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Amid contract strife, principals chief says he’s made a deal to reduce observations

The principals union still hasn’t won its fight for retroactive pay, but President Ernest Logan has some good news for school leaders hoping for a lighter workload this year.

Logan told principals in an email on Thursday that he had “forged an agreement” with Chancellor Carmen Fariña to reduce the number of classroom observations that principals and assistant principals have to conduct this year. A spokeswoman for the Council for School Supervisors and Administrators said the deal would go beyond one effort to reduce observations already established by the new teachers-union contract, but declined to provide additional details.

Under the city’s new evaluation system, principals and assistant principals have had to spend a lot more time in classrooms. Last year, they had to observe each teacher between four and six times, depending on which type of plan the teacher picked (state law requires a minimum of two).

The observations are meant to compel teachers and administrators to spend more time talking about improving classroom instruction. But the process was bogged down by a rigid set of rules, including when the visits could take place, how much notice teachers needed, and what types of feedback principals were required to provide after each observation. Many principals said the frequent observations took an inordinate amount of time to complete.

Logan called principals’ workload the “most prominent issue” that his members wanted him to address this year.

Officials have already made some changes to simplify the process. Most significantly, the city and the UFT agreed to reduce the number of skills that principals have to assess from 22 to seven. The teachers contract also includes an option for highly-effective teachers to be observed just three times over the course of the year.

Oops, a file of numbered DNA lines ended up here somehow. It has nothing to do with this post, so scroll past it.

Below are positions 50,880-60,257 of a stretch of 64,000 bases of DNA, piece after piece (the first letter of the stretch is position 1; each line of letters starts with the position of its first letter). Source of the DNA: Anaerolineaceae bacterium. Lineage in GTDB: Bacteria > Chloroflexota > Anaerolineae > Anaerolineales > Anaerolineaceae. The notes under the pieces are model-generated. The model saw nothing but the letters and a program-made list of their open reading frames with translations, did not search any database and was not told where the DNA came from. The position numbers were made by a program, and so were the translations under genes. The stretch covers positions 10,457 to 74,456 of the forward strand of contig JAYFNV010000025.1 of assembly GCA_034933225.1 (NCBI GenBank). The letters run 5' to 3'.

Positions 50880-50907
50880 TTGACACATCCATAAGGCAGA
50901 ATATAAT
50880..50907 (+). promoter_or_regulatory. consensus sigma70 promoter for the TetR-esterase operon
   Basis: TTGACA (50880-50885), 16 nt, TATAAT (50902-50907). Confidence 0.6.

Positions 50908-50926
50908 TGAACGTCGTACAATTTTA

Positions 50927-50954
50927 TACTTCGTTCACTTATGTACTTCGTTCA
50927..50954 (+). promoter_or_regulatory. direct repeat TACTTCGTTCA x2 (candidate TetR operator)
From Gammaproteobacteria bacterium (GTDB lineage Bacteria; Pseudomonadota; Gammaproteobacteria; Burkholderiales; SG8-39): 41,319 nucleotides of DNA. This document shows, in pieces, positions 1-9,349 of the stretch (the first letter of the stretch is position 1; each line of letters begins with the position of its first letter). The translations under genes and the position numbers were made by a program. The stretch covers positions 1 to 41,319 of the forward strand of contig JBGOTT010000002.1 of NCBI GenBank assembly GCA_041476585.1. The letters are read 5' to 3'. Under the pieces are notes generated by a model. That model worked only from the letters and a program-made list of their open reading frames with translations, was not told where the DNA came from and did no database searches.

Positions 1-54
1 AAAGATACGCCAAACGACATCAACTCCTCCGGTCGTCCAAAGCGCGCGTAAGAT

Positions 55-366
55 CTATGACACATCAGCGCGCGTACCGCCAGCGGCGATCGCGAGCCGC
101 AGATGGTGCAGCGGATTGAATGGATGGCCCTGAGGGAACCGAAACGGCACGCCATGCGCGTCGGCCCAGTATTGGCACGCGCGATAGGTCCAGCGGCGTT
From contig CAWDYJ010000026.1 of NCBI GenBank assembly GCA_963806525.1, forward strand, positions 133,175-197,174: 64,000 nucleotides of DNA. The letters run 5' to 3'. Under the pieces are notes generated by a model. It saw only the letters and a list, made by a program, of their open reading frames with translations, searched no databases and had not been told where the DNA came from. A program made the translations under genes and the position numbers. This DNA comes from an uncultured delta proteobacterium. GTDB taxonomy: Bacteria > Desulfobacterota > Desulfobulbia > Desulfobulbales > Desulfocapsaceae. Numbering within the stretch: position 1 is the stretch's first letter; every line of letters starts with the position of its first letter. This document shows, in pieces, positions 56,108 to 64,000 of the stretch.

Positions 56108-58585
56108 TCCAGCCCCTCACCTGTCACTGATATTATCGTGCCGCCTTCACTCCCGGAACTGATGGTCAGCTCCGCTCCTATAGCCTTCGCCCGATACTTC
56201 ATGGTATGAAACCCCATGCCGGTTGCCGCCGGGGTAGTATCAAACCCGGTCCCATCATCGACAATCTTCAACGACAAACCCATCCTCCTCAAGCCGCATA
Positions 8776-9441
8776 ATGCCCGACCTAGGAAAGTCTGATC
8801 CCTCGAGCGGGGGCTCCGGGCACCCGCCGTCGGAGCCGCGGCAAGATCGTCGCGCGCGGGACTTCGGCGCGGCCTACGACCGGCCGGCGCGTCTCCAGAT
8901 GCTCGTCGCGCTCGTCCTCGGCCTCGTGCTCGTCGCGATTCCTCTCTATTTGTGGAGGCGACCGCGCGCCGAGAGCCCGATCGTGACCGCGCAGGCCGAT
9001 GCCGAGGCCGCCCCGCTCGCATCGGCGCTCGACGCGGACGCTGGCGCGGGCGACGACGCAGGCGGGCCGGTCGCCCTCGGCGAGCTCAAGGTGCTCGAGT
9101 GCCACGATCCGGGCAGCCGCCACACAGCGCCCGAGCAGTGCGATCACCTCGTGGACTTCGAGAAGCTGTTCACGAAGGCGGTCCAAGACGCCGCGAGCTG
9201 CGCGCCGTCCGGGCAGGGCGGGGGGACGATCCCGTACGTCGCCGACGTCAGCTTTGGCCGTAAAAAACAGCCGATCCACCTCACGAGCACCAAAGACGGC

Despite Logan’s announcement to principals, the United Federation of Teachers still must approve the deal. Officials with the UFT the Department of Education declined to provide details about the status of negotiations.

Some teachers who are on the other end of the observations said they don’t see the reduction as a good thing. Nick Lawrence, a high school history teacher, said he would prefer to be observed more often, and said policymakers should be more worried about improving how teachers and administrators communicate about instruction than settling on a precise number of required observations.

“This flies in the face of the idea of an ongoing, professional conversation between teachers and administrators,” Lawrence said.

Still, any changes to the observation process would likely be a silver lining on what has been a rough couple of weeks for the CSA. The principals union is among the municipal labor unions still without a new contract with the city, nearly four months after the UFT ratified its own deal.

Logan was absent from the ceremonial school visits that Fariña and Mayor Bill de Blasio went on during the first day of school. He told members he was still enmeshed in “significant disagreements” over the city’s position to withhold retroactive pay from nearly 2,000 school administrators who were promoted after 2009. CSA officials said that dispute will also affect teachers who want to become principals between now and 2020.

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